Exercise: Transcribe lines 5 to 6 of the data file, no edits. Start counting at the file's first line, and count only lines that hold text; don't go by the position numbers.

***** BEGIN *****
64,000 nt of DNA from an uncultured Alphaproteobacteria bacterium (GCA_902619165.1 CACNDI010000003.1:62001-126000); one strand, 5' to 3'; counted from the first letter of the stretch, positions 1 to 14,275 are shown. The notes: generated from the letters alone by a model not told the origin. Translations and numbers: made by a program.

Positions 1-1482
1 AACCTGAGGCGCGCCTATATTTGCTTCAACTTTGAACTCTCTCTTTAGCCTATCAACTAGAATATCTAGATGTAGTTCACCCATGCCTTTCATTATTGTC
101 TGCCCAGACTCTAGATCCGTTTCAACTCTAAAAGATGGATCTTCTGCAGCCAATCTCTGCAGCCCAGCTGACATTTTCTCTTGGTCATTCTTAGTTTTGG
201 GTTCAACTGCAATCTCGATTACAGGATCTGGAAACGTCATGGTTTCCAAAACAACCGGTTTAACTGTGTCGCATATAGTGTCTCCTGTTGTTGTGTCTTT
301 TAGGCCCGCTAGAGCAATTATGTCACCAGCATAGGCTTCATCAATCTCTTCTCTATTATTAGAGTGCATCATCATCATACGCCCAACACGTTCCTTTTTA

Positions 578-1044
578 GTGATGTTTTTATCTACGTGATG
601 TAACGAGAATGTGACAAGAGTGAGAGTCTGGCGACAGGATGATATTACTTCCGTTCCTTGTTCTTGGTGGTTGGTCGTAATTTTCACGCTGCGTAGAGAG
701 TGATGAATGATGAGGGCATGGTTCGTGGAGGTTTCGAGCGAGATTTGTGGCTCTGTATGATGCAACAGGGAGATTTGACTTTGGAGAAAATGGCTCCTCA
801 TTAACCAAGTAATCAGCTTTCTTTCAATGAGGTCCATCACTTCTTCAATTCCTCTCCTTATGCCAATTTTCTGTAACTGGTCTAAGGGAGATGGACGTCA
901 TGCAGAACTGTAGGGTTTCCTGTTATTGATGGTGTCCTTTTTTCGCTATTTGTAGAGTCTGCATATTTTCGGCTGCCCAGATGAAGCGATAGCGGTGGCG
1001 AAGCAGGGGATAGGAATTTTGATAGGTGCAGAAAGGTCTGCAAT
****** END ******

201 GTTCAACTGCAATCTCGATTACAGGATCTGGAAACGTCATGGTTTCCAAAACAACCGGTTTAACTGTGTCGCATATAGTGTCTCCTGTTGTTGTGTCTTT
301 TAGGCCCGCTAGAGCAATTATGTCACCAGCATAGGCTTCATCAATCTCTTCTCTATTATTAGAGTGCATCATCATCATACGCCCAACACGTTCCTTTTTA